Microservices have grown in the API space for several years and offer developers many benefits. These services do only one thing, so they are generally easy to manage and have little coverage. Hence the name!
But one of the biggest advantages of microservices also contributes to one of their biggest disadvantages; Managing a large number of these services can be complicated and time consuming. This is where the service network comes in.
When we enter the service network below, we will see that it has a lot in common with SOA. As Jeff Foster notes in a blog post on the subject, «SOA had similar ideas in the ’90s, but the technology around it was cumbersome … it seemed to involve a lot of XML, never a good start!»
Is the service network just another iteration of the ideas behind SOA or is it something more than that? Let’s find out.
Differences between Service Mesh (MSA) and SOA
Service networks are more closely associated with the management of microservices, in order to allow better management of the many different microservices that make up an application or service.
Using a service network involves sharing how services interact, with a data plan to manage communications between microservices and a control plan used to manage them (or rather their associated sidecar) and evaluate their performance.
At first glance, this configuration seems to have much in common with service-oriented architecture (SOA) and Enterprise Service Bus, which is often associated with them for inter-functional communication.
Before analyzing the use of a service network with SOA, let’s take a look at some of the principles of each type of architecture:
Service Oriented Architecture (SOA)
- «Share as much as possible» architecture
- The importance of reusing business functionality
- Governance and common standards
- Enterprise Service Bus (ESB) for communication
- Multiple message protocols
- The common platform for all implemented services
- Multi-threaded with more overhead to manage I / O
- Maximum reuse of the application service
- They are more likely to use traditional relational databases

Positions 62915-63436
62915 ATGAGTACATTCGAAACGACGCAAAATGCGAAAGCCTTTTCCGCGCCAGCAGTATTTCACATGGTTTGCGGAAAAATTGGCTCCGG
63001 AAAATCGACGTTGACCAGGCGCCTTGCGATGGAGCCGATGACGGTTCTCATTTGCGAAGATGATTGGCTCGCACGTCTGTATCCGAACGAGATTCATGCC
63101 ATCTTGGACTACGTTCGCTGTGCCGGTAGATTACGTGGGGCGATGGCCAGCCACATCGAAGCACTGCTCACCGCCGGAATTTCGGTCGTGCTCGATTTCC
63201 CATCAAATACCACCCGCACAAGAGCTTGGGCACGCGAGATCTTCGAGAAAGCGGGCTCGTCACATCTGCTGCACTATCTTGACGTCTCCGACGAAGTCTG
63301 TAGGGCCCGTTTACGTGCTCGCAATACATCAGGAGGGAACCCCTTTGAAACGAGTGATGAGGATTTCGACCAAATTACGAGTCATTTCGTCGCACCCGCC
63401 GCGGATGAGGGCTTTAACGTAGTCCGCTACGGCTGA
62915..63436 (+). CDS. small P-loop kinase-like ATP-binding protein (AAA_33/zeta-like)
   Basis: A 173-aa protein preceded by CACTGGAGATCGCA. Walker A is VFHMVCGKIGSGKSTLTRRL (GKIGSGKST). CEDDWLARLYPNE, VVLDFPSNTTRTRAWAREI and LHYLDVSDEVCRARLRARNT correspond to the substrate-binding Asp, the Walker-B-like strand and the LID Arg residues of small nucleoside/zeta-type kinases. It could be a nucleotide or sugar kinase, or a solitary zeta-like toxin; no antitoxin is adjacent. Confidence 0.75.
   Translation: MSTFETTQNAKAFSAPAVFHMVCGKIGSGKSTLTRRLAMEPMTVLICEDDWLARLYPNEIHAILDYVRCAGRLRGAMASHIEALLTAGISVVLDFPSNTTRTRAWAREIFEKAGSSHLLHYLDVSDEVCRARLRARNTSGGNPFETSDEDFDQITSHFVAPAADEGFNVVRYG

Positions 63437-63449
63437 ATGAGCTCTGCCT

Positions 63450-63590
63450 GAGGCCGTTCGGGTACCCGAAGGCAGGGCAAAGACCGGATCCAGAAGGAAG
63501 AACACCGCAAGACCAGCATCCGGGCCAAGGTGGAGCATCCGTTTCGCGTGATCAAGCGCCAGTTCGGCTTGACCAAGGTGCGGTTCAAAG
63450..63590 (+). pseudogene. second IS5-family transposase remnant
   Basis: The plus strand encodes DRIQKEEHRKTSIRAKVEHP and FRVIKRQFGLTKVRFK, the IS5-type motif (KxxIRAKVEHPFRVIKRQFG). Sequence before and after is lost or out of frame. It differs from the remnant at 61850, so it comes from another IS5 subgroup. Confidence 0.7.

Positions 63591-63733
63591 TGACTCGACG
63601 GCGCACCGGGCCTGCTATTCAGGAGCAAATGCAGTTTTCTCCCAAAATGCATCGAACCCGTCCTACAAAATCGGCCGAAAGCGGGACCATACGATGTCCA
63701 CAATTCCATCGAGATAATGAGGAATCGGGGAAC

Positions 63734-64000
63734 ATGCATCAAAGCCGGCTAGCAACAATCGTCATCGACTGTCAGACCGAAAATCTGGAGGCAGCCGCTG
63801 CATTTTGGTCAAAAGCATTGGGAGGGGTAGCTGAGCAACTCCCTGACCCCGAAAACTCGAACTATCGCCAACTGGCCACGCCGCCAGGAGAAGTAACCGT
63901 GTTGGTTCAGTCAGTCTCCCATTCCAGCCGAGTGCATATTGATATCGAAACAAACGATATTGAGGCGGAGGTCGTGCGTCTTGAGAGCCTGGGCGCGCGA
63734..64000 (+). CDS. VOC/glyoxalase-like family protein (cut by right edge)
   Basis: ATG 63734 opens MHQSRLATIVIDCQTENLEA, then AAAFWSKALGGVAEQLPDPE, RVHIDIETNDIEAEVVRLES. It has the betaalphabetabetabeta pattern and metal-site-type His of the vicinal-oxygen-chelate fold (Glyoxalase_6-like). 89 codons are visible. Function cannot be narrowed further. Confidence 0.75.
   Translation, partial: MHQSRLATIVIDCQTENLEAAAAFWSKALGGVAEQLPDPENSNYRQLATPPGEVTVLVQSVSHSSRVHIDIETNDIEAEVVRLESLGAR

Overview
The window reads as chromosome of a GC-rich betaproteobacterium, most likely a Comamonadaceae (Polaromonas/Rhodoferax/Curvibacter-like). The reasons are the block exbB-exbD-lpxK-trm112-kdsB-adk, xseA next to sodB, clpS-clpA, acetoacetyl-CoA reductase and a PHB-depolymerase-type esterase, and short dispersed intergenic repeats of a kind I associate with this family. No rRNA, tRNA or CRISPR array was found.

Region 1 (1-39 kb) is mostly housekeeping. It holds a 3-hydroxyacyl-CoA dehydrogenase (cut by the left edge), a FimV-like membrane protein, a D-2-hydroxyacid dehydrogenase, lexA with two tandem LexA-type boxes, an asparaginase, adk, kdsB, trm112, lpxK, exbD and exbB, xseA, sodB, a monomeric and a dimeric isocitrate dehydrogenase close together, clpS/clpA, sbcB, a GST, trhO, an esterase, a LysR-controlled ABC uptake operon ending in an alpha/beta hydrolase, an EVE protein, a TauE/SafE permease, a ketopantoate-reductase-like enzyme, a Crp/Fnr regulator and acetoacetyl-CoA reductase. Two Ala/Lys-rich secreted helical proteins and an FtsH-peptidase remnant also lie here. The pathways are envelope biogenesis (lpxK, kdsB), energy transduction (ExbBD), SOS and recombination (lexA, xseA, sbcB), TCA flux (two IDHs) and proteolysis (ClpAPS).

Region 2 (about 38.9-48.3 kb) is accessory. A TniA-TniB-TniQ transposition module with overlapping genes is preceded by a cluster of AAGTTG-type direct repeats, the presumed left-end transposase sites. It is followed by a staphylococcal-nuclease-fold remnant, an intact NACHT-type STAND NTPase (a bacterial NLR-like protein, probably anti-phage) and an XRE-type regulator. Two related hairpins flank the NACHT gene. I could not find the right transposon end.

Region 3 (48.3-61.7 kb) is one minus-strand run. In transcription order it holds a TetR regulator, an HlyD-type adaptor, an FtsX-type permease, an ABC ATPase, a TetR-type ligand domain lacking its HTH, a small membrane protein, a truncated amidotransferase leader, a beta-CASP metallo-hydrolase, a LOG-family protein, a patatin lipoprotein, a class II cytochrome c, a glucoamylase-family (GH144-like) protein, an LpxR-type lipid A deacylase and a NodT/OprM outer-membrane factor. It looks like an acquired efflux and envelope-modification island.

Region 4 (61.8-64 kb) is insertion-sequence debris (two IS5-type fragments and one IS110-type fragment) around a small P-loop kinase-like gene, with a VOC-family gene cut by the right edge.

- Not preferred in a DevOps model
Microservices Architecture (MSA)
- «Distribute as little as possible» architecture
- The importance given to the concept of limited context
- Relaxed governance, with more attention to the people
- Efficient collaboration and freedom in choosing platforms and technologies.
- Simple and less elaborate messaging system
- Lightweight protocols such as HTTP / REST and AMQP
- Single threaded, in general, with the use of event loop functions for non-blocking I / O manipulation
- The containers work very well in MSA and are considered perfect for a DevOps model
- More focused on decoupling
- Use modern, non-relational databases
These types of architecture have some similarities, such as the fact that reuse is as important for microservices as it is for SOA. However, we can also observe some significant differences between the principles of these two previous approaches. In this case, your application may be different.
Service Mesh (MSA) Vs. SOA
Looking at the above, you can begin to get an idea of the type of environments in which each approach might be appropriate.
For example, MSA could be used in cases where developers want to maintain a greater degree of control compared to the SOA history of providing a framework for larger applications and complicated business processes.
A post on the BMC blog on the subject suggests that “as the business grows, organizations may need capabilities such as complex demand transformation and the integration of heterogeneous systems. In such situations, organizations often use the SOA model to replace the MSA. «
In other words, SOA has (or has had) a certain share in business development. The use of the service network is facing an upward struggle to change this mentality, even if services such as Istio, Linkerd and Consul facilitate implementation.
And this implementation is one that is helped by developers who accept the agile mentality, with the desire to focus on building services and adding value to the business, rather than connecting services.
Even big names like Netflix that embrace the service network don’t hurt either …
Does Service Mesh emerge from the ashes of SOA?
It is essential to note that although we have combined the two in this article, a service network does not necessarily have to be part of the microservices architecture. Instead, you might consider using a service network as an approach to address some of the issues presented by MSA.
In SOA, using Enterprise Service Bus is essential. But, as the IBM blog puts it, “in many other organizations, BSE has come to be seen as a deadlock. Making changes or improvements to an integration could destabilize others who use the same integration. «
Despite good intentions, this means that SOA using a BSE has only one point of failure. This is not true for MSA, where microservices operate independently. This is a key point here, as it demonstrates the extent to which a service network raises some of the SOA concepts.
Using a service network provides improved visibility, making it easier to detect and diagnose problems. In addition, they can redirect requests for failed services without crashing.
There are certainly similarities between SOA and the use of a service network. However, it would be a disadvantage to suggest that the latter is somewhat smaller than a much more capable v2 of the former. In fact, in most cases, the service network is far beyond SOA.